A mother and daughter rail against their growing poverty in this low-scale Spanish comedy-drama; the feature debut of Argentinian artist Amalia Ulman. It comes packed with outstanding moments of humour and character, but its black and white presentation and relatively aimless plot are likely to consign it to arthouse and festival audiences.
El Planeta is low on narrative and high on incident. Things happen, and they are sometime funny and sometimes dramatic. It never seems to shape into an actual three-act structure. To an extent I feel that is sort of the point: Leonor (Ulman) and her mother Maria (Ulman’s own mother Ale Ulman) live in an apartment that they can no longer afford, wearing coats indoors to stave off the cold and reading in the apartment building corridors once their electricity is cut off. While Leonor tries to continue a visibly unsustainable design career, Maria has become a shoplifter. She walks from store to store in fine clothes and a fur coat, stuffing luxury good into her pockets with as much failure as she has success. The absurdity of the situation forms the core of the humour, yet it is all underlined by such miserable depression that each laugh feels more than a little pointed.
A lot of that misery comes from how Ulman presents the Spanish city of Gijón. Cinematographer Carlos Rigo fills the frame with lonely old people standing around, and endless rows of boarded-up buildings and closed-down retailers. It is a backdrop fully devastated by financial crisis, and enables Leonor and Maria’s own struggle to feel more relatable. The film is shot in black and white, which further accentuates the sense of economic struggle. In terms of presentation there are a few odd touches that do not work as well as the photography: Ulman utilises a number of irritating wipes and editing effects that add nothing, while the musical score is rather ineffective.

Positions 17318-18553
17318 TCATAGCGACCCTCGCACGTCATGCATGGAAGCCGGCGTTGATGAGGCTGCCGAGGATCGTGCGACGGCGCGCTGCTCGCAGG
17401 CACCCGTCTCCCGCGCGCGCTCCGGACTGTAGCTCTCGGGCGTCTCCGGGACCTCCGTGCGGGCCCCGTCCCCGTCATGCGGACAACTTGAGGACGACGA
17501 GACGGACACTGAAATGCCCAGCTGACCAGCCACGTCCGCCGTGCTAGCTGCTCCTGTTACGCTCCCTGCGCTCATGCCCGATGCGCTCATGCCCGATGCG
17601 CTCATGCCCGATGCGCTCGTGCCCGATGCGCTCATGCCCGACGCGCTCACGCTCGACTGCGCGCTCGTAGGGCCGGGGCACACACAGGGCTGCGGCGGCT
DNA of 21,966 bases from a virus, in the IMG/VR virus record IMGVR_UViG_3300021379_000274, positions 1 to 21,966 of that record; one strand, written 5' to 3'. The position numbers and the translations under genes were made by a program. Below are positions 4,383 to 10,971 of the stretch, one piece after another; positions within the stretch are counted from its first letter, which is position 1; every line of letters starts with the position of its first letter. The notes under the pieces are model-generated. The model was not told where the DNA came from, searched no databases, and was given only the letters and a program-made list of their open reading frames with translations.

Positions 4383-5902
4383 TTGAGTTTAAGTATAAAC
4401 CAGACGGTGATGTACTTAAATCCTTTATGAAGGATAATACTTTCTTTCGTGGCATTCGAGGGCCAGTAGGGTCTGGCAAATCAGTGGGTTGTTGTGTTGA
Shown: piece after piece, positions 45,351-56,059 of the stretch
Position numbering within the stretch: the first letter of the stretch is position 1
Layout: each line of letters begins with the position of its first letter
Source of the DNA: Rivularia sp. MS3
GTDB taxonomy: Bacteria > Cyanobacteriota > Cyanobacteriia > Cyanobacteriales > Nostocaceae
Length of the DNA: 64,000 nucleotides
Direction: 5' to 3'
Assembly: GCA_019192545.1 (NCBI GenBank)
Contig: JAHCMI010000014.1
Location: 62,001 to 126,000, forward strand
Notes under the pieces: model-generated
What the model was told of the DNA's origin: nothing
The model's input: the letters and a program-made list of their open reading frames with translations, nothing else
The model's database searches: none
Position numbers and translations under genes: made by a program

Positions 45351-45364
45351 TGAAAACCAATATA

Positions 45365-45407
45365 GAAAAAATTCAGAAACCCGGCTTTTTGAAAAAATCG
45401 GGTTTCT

Instead the real focus appears to be on the script. Ulman shows off a strong hand with dialogue, and indeed the film’s best scenes are the conversations. An early one sees Leonor negotiate with a strange man (director Nacho Vigalondo, Timecrimes) over becoming a sex worker to satisfy his fetishistic urges. Another string of scenes see her go on a date with a Chinese designer (Zhou Chen) with unwanted results. The film’s scale is small, and its focus is personal, and when it focuses on that it is a remarkable feature debut.
The odd technical quirks get in the way of that intimacy. Ulman arrives on-screen with a strong performance and an entertaining screenplay, and a powerful blend of comedy and drama. If it feels that the characters finish the film roughly where they started, it is because their situation is so inescapable. It is only on a production level that her film struggles. This is an enjoyable and original feature, but there is a sense that whatever Ulman delivers next is going to be the knockout. This is the work of a great talent yet to be fully formed.
El Planeta is currently screening at the Sydney Film Festival. Click here for more details.